Designing the future

Designing the future

Being creative and thinking of new ideas, often requires unlearning the patterns that we tend to think in. Instead of looking for techniques to make us become innovative, we may find that we can be intuitively inventive as long as we are not hampered by our preconceived notions.

In order to free-up our minds, it is worthwhile considering the different modes in which we think, so that we can consciously direct our inventiveness.

 

Creativity and imagination

We normally think that the most important talent for coming up with new ideas is imagination, if we have a good imagination, then we can be the “ideas man”. However there is a precursor to imagination, which is our wish to be creative.

Innovation starts with the feeling that by applying our creative-will, we can somehow make the world a better place. Subsequently, we imagine the type of thing that could help people, according to our nature and field of expertise. We then select the most promising idea, and start working through the challenges of implementation.

The thing that fires imagination is our initial drive to be creative. This creative-will then finds its expression through imagination and practical application.

the image [that we imagine] is not a state… but a consciousness… the imaging consciousness… is spontaneous and creative… the image… in so far as it is primary and incommunicable, is the product of a conscious activity, is shot through with a flow of creative will.

The Imaginary
https://books.google.com/books?isbn=1134445032

 

Division of labour

The phases of creative-will, imagination, resolution and development, are not necessarily done by one person. In a corporate environment, the general direction for advance may come from management. The product development team may be tasked with coming up with possible ideas and selecting the best proposal. The research and development department may be tasked with turning these ideas into practical reality. And the manufacturing division will turn out the finished product.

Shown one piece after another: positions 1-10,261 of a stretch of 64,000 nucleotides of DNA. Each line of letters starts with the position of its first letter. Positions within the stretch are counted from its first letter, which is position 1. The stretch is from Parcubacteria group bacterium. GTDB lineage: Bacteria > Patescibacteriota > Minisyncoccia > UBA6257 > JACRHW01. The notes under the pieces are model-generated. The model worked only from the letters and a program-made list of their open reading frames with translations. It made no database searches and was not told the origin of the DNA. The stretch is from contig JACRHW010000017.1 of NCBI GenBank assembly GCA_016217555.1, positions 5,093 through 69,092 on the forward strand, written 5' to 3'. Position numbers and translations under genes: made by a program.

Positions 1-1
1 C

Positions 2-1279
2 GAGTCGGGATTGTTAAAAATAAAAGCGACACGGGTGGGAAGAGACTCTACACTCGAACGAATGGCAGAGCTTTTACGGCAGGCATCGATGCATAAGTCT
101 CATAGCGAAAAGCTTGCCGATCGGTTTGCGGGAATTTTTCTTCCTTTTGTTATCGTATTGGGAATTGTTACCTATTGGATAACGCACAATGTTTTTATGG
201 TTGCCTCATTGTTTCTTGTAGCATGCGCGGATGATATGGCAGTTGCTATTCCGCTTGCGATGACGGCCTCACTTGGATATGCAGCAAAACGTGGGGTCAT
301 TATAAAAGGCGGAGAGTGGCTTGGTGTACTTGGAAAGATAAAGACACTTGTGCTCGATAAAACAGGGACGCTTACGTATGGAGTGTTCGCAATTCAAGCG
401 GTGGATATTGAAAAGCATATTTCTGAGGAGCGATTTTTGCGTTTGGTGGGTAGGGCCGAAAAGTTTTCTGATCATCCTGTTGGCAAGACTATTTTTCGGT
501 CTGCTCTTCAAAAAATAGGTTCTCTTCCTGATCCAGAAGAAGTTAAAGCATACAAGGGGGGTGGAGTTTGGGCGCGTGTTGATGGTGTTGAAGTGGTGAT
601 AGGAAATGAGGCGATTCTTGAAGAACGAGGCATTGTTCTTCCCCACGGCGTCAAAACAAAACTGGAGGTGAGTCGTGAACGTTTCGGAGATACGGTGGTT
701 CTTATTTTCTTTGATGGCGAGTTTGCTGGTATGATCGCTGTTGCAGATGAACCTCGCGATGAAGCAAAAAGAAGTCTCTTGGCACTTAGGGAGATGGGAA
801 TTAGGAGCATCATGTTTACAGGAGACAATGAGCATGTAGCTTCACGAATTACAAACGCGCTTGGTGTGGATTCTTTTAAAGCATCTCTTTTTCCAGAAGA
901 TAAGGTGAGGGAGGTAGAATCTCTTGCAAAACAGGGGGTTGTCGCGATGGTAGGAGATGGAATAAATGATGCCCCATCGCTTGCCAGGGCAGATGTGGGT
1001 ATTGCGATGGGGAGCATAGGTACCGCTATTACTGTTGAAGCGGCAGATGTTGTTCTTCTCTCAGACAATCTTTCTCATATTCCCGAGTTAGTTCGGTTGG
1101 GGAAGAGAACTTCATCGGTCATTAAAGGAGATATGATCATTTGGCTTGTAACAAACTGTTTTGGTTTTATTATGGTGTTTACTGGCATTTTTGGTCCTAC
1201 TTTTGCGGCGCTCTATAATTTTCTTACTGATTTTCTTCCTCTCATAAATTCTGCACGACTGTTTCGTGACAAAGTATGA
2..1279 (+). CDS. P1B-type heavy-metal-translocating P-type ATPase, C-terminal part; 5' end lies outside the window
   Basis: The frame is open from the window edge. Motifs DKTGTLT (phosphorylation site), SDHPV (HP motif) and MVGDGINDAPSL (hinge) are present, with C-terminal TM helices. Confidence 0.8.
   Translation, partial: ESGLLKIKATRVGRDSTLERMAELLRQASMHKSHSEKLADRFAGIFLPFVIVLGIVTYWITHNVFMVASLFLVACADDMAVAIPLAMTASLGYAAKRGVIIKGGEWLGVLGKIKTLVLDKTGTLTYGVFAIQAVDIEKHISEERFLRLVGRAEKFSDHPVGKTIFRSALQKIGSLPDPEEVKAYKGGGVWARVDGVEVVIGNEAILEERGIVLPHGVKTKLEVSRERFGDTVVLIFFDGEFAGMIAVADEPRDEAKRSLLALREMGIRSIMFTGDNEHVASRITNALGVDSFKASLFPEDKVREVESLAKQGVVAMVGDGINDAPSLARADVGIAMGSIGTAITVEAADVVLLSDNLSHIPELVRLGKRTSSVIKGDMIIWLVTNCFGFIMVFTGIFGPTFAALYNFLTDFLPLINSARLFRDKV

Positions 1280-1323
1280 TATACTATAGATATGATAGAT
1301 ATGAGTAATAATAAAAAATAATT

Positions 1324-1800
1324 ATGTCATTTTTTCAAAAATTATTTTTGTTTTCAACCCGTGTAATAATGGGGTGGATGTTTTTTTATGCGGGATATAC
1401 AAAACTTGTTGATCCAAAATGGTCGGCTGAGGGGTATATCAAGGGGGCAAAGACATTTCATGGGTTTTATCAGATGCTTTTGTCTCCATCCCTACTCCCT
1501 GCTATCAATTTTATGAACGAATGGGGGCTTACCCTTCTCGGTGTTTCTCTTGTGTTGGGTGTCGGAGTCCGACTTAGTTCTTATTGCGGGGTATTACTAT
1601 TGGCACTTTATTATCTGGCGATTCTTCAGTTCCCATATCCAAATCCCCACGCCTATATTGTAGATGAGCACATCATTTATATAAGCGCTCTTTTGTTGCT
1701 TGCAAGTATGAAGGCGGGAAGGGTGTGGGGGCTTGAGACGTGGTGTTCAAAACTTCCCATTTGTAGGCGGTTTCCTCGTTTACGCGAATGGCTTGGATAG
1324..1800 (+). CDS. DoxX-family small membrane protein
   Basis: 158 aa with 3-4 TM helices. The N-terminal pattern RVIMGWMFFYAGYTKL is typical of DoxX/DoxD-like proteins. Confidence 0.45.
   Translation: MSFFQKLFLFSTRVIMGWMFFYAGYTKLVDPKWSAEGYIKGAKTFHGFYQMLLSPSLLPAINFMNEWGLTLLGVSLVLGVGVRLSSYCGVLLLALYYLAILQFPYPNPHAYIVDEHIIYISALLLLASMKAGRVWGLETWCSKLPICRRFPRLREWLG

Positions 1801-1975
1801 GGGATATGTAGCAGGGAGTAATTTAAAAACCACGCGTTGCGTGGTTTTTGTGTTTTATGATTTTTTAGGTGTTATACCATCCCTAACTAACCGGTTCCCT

Innovation can occur anywhere within this chain of creative-will, imagination, resolution and development. For example, management may feel that the company should move in a new direction. The product development team may conceptualise a new product that breaks with existing norms. The research and development team may make a technological breakthrough. And the manufacturing division may gain unprecedented efficiencies.

However, the higher up the innovation-chain a fresh approach is applied, the greater the innovation will be. For example, if management decide on a new direction, the ripple effect of originality through the company, will be far greater than if a production manager makes a process more efficient.

Professor Ikujiro Nonaka of the Hitotsubashi University, gives the following example of how a fresh approach from high-level management, can filter down the chain of innovation, until it results in the creation of the knowledge that is needed to realise the management vision.

In 1978, top management at Honda inaugurated the development of a new-concept car with the slogan “Let’s gamble.” The phrase expressed senior executives’ conviction that Honda’s Civic and Accord models were becoming too familiar. Managers also realized that along with a new postwar generation entering the car market, a new generation of young product designers was coming of age with unconventional ideas about what made a good car.

The business decision that followed from the “Let’s gamble” slogan was to form a new-product development team of young engineers and designers (the average age was 27). Top management charged the team with two—and only two—instructions: first, to come up with a product concept fundamentally different from anything the company had ever done before; and second, to make a car that was inexpensive but not cheap…